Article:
TALKING HEADS: Alfi conference

The Luxembourg funds industry association, Alfi, holds its European Asset Management Conference this month. Funds Europe talked to participants and others in Luxembourg about relevant topics.


Do people have enough money to save and invest, and to make the funds industry a viable industry in future?
Individuals in Europe and in many parts of the world are increasingly responsible for a growing portion of their own financial needs, including retirement. As such, saving and investment attitudes and habits have to change. In Europe alone, a majority of individuals’ savings are held in bank deposits, which currently pay little to no interest income and as a result, individuals’ savings are not growing to meet future financial needs. Investment funds have an important role to play in providing individuals with an opportunity to achieve their financial goals by investing their savings and growing those investments over the medium to long term.

What do you think is next for the asset management industry in terms of regulation?
The EU’s Capital Markets Union initiative seeks to develop non-bank sources of financing jobs and growth and as such the asset management industry has an important role to play in the EU economy. The European industry is already highly regulated, so while we all agree regulation is is important, before introducing new rules, lawmakers should take stock to ensure the cost and impact of regulation does not stifle asset management.


You will ask your panelists what active managers are doing to retain their relevance in the fast changing investment landscape. What do you think the answer is?
First, the world of investing is cyclical, self-correcting and strategies come and go in fashion. Active funds have had a torrid time since the 2008 crisis.

As central banks gradually remove the ‘punch bowls’, active funds will stage a comeback, if history is any guide. In the meantime, active managers are taking three actions to retain their relevance: improving their investment capabilities to offer better products; enhancing greater proximity to their clients so as to understand their dreams and nightmares; and seeking greater alignment of interests so as to share the pains and gains more equitably.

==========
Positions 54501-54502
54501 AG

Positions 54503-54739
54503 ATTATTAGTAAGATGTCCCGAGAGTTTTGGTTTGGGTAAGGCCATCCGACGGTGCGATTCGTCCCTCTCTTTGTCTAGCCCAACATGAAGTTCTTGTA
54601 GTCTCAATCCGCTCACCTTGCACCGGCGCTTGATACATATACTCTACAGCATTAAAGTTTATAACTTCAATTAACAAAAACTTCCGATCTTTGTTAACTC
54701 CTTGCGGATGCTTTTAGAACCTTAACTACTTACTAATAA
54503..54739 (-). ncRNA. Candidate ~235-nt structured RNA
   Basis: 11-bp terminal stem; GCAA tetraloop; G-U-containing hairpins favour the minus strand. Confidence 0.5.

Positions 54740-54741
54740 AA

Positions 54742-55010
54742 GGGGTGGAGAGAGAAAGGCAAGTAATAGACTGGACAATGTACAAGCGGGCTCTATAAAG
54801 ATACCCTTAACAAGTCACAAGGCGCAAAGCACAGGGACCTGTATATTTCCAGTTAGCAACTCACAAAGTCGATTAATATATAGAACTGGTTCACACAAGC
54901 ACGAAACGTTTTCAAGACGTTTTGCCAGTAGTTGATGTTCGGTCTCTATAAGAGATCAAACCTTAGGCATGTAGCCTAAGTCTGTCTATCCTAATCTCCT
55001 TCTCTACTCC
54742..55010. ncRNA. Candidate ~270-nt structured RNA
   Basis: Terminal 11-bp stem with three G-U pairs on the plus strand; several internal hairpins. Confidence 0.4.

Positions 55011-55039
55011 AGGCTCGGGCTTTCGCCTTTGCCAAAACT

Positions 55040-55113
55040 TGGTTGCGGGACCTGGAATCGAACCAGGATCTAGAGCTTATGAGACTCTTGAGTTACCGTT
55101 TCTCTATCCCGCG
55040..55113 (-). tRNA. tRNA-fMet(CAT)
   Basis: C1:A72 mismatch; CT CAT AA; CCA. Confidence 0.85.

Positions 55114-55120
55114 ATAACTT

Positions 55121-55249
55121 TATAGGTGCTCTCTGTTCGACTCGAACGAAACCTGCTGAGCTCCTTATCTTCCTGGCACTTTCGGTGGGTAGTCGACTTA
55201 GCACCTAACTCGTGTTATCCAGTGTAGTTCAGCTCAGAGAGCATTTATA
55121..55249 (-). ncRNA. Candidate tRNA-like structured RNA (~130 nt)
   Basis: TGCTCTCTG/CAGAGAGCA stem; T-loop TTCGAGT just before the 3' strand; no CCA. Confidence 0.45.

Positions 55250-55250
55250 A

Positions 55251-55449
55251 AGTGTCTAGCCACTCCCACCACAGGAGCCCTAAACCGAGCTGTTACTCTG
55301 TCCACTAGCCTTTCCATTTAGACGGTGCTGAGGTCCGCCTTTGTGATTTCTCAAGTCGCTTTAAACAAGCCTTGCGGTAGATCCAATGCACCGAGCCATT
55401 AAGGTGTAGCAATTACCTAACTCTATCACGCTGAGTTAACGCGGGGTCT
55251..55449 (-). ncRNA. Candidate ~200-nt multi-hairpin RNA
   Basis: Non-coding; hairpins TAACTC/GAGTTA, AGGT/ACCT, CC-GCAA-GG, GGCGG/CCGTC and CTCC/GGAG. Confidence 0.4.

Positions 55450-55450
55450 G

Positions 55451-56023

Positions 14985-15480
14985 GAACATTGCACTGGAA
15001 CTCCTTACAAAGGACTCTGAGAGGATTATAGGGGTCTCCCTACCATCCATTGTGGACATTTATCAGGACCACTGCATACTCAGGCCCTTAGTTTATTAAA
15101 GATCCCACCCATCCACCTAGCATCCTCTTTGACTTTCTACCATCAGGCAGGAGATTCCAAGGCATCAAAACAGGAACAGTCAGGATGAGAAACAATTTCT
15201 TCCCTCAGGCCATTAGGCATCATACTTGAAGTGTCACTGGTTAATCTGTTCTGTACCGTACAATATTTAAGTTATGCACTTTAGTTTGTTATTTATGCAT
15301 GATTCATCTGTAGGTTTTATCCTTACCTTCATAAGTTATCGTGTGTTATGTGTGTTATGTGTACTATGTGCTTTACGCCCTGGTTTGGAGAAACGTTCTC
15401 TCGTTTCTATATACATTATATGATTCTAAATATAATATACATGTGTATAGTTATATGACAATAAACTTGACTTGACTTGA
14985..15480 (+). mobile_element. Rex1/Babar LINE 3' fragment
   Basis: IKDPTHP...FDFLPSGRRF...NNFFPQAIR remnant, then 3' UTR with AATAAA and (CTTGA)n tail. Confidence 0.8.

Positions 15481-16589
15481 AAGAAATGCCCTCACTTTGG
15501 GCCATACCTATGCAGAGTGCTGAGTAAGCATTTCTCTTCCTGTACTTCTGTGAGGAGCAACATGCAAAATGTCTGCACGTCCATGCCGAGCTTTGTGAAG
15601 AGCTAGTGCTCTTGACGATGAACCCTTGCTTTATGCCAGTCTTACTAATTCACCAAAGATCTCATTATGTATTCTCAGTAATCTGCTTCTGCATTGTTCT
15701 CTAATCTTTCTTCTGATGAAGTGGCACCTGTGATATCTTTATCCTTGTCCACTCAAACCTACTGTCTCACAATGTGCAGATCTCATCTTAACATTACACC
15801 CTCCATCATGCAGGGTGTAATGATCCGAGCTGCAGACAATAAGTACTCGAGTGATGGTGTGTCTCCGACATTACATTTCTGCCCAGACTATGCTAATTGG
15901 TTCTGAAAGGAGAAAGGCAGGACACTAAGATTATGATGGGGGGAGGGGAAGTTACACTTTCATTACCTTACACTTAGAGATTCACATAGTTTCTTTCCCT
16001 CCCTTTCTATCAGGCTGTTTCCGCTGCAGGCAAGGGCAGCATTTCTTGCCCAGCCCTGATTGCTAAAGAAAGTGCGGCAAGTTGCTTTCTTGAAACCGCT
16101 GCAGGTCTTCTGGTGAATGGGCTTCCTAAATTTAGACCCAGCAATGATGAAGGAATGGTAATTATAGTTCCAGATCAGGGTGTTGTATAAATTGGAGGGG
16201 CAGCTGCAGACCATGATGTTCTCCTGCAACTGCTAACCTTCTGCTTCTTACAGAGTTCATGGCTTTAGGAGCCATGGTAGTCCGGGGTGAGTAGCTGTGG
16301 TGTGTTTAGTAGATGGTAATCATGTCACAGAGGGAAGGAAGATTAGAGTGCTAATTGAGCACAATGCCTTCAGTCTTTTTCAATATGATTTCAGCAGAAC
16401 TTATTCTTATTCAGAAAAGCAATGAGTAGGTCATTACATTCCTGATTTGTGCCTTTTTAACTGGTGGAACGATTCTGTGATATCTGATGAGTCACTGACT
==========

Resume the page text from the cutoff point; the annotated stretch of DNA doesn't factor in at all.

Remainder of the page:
Third, within the next five years, they will converge as a combination of factor investing and machine learning industrialises alpha generation. Artificial intelligence will penetrate every activity in the investment value chain. Yet, every strategy will have a place under the sun at different stages of market cycles.

Finally, the current debate has concealed the weaknesses of indexed funds. Cap-weighted funds include large companies irrespective of their intrinsic merits. Also, by encouraging extreme herding, they amplify the price momentum in both directions. In a down market, that can be lethal for investors who are obliged to follow the mark-to-market accounting rules.      


What is content marketing and how do asset managers successfully use it?
Content marketing should engage prospective clients with material that they want to read, not just the information that an asset manager wants to communicate. Asset managers can successfully exploit content marketing through an approach that incorporates key message development, thought leadership creation, digital and print distribution, and rigorous measurement.

The problem, however, is that many asset managers are not effectively using digital channels to target their audience. These managers are online, but off-message. To improve audience engagement, managers can use content that is educational and communicate it with dynamic infographics or short, eye-catching videos. A sophisticated investor might have a better-than-average understanding of financial markets, but he or she will still be interested in learning about a new product or a territory beyond their normal coverage.

A joined-up strategy that incorporates the production of snappy prose, striking design, and prominent video will help to ensure successful campaigns.


What do you think is next for the asset management industry in terms of regulation?
We believe that asset managers need to look at CMU [Capital Markets Union] and should expect a revision of Ucits and the Alternative Investment Fund Managers Directive.

How prepared do you feel asset managers are for the distribution and product governance aspects of MiFID II?
Asset managers are finalising the impact analysis on MiFID II. It becomes evident that they are touched indirectly for Ucits and AIFs while on the segregated account side, they need to fully comply with MIFID.

Some of them have started defining the ‘target market’ for their various products, which in turn needs to be transmitted to distribution networks. What is still unclear is how distributors will respond to this, especially if and how distributors will report on ‘negative target market’.